Portable Point-of-care COVID19 Test
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Portable Point-of-care COVID19 Test By University of Illinois Researchers

University of Illinois, Urbana-Champaign researchers have developed a COVID-19 test instrument which could enable point-of-care diagnosis without needing to send samples to a lab, in a new study. They demonstrated a prototype of a rapid COVID-19 molecular test and a portable, simple-to-use instrument for reading the results in 30 minutes with a smartphone.

A professor of bioengineering and the dean of the Grainger College of Engineering at Illinois, Rashid Bashir said, “We could test for COVID-19 at large gatherings, auditoriums, public events, and potentially even at home for self-testing if such a device and test were available. Then, for coordination, the results could be sent back to the appropriate public health.” Along with mechanical science and engineering professor Bill King and electrical and computer engineering professor Brian Cunningham, Bashir co-led the study.

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Typical tests for the virus that causes COVID-19, SARS-CoV-2, involves taking a sample from a patient with a long nasopharyngeal swab, and sending it to a lab after putting that swab into a substance called viral transport media. A multistep process of extracting, isolating, and multiplying the telltale RNA inside the virus is carried out with the samples in the lab. Cunningham said that specialized equipment, several temperature fluctuation cycles, and trained personnel are required for this RNA multiplication process, called RT-PCR.

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To analyze the viral transport media, the Illinois team used a simpler process called LAMP, which bypasses the RNA extraction and purification steps, as reported in the Proceedings of the National Academy of Sciences.

The first author of the study, a graduate student Anurup Ganguli said, “LAMP only needs one temperature—65 C, thus it is much easier to control. Additionally, when there are contaminants in the test sample, the LAMP works more robustly than PCR. We can detect the genetic sequence that specifically identifies SARS-CoV-2 by just briefly heating the sample, and break open the virus.”

Making use of synthetic nasal fluid spiked with the virus and then with clinical samples, the researchers compared the LAMP assay with PCR. They documented the sensitivity and specificity of the LAMP test, and they found the results were in agreement with PCR results.

Later, onto a small 3-D-printed microfluidic cartridge that has two input slots for syringes, the researchers incorporated the LAMP assay. Out of the two input slots, one was for the LAMP chemicals, and one for the sample-containing viral transport media. These react within the cartridge once the two are injected.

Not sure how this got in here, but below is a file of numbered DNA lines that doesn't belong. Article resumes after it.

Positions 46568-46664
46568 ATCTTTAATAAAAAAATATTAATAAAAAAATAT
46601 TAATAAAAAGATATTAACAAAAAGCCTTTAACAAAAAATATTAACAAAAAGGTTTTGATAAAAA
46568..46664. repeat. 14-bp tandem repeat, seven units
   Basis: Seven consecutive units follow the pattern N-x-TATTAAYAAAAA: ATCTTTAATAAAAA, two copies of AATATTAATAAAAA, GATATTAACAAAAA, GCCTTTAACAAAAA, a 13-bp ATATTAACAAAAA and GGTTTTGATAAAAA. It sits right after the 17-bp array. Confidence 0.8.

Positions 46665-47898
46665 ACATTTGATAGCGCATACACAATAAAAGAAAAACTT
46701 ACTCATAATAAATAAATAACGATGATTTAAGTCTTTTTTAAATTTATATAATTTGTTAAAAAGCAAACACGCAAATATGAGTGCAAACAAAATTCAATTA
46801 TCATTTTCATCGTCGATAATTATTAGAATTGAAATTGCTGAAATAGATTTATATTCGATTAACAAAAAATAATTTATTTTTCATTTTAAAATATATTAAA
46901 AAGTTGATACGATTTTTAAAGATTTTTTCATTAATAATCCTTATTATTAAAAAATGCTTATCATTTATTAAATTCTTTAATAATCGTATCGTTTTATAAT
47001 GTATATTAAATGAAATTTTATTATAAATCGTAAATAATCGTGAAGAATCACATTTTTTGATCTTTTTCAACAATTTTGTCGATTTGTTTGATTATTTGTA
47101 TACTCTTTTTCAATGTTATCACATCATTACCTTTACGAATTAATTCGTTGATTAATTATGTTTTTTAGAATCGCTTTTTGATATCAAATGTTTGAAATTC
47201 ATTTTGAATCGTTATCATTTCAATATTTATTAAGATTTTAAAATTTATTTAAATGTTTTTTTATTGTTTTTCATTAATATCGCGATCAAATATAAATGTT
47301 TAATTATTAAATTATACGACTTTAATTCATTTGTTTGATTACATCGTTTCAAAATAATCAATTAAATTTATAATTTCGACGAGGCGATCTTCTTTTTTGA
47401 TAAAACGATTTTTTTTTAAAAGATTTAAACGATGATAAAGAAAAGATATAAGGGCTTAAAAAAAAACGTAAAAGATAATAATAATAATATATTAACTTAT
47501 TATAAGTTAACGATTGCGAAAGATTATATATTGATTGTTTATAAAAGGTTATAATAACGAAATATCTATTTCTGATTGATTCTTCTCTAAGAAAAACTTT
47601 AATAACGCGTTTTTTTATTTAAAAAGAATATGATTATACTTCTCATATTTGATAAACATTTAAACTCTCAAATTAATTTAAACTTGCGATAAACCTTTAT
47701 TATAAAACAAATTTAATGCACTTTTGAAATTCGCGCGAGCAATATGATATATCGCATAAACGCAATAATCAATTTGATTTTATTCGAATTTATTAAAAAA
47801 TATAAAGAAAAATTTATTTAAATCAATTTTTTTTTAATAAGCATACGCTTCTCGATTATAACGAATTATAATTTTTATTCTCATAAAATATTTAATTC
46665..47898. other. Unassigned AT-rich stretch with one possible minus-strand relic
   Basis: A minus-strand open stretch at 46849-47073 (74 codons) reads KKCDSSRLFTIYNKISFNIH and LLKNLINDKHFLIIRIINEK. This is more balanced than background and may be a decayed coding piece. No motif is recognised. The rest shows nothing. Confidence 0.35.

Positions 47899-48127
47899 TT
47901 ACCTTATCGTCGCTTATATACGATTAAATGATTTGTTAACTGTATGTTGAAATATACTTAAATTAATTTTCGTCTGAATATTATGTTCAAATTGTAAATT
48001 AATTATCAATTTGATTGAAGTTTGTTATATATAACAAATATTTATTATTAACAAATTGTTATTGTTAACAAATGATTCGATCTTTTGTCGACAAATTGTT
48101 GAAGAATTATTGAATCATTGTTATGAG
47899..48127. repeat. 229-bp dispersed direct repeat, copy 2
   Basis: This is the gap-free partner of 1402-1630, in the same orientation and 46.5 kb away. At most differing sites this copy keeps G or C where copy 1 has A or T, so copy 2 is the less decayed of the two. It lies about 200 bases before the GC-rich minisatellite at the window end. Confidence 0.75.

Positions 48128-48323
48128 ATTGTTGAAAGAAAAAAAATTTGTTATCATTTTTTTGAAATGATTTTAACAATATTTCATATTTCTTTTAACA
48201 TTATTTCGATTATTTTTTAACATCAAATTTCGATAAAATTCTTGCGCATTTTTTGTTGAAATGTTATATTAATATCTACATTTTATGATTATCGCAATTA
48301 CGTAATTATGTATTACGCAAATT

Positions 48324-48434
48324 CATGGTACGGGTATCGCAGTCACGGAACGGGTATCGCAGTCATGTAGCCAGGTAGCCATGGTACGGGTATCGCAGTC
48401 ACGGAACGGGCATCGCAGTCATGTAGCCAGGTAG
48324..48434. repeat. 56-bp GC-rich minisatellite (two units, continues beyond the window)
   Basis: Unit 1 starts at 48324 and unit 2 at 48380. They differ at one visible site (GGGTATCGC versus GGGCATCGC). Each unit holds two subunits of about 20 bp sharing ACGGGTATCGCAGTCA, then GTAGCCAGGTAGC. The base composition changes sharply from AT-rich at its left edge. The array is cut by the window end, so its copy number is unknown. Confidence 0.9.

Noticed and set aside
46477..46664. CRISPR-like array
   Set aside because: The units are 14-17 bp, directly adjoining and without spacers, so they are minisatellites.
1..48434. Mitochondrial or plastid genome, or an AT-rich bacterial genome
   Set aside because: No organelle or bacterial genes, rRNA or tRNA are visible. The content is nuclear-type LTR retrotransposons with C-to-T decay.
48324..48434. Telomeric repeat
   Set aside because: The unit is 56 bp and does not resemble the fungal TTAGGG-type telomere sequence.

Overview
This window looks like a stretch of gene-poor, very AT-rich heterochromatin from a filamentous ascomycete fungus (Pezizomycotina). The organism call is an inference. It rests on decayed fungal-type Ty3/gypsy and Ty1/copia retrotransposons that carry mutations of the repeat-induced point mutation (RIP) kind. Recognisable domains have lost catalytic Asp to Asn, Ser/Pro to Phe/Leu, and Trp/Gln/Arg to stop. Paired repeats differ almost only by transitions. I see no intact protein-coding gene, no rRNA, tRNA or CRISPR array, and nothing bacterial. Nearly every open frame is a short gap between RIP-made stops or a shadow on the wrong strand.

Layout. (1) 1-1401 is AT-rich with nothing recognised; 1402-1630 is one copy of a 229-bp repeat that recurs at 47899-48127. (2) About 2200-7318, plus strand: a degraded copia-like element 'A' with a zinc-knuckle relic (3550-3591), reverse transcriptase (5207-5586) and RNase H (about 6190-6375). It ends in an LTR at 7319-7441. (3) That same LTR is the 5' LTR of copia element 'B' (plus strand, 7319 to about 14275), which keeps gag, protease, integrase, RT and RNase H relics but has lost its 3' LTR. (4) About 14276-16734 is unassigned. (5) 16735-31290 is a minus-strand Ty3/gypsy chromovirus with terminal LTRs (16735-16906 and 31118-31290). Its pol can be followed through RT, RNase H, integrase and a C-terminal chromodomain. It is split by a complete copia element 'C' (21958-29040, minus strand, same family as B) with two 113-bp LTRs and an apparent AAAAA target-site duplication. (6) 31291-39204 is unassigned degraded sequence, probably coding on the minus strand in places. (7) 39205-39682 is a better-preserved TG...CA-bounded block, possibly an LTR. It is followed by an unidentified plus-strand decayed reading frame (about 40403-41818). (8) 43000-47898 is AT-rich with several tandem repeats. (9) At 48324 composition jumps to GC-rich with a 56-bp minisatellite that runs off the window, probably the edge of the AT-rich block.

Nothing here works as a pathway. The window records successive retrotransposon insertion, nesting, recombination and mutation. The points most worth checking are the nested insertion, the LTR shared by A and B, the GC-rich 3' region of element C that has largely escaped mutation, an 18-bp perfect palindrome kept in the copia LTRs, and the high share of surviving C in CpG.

The microfluidic cartridge can be inserted into a portable device that also has a cradle for a smartphone, so the phone’s camera can read the test results. Credit: Bill King, University of Illinois

King said, “To make these cartridges, we use modern, high-speed additive manufacturing, and the entire thing can be quickly scaled up to hundreds of thousands of tests. For commercial applications of microfluidic cartridges, production scale-up is typically the biggest obstacle and using this new approach, we can overcome that obstacle. Modern additive manufacturing can be ramped up very quickly compared with legacy manufacturing technologies as it is elastic and scalable.”

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Illinois researchers developed a microfluidic cartridge for a 30-minute COVID-19 test. The cartridges are 3D-printed and could be manufactured quickly. Credit: Bill King, University of Illinois

To manufacture the microfluidic cartridges, the team is working with a Chicago-based technology company King co-founded, Fast Radius Inc.

The cartridge can be inserted into a hand-held portable instrument with a smartphone cradle for reading the results, and a heating chamber, which heats the cartridge to 65 degrees Celsius for the duration of the reaction. A positive result will emit fluorescent light in approximately 30 minutes.

Cunningham said, “The phone’s rear-facing camera records a movie of the green fluorescent light being generated while the reader illuminates the liquid compartments with light from blue LEDs.”

The researchers found their results matched those of the standard PCR lab procedure as they demonstrated the portable device with additional clinical samples.

In order to eliminate the need for nasopharyngeal swabs, the researchers are exploring whether the assay would work with saliva samples, and are also collecting more patient data. Bashir said that they are considering the next steps for regulatory approvals.


Portable Point-of-care COVID19 Test By University of Illinois Researchers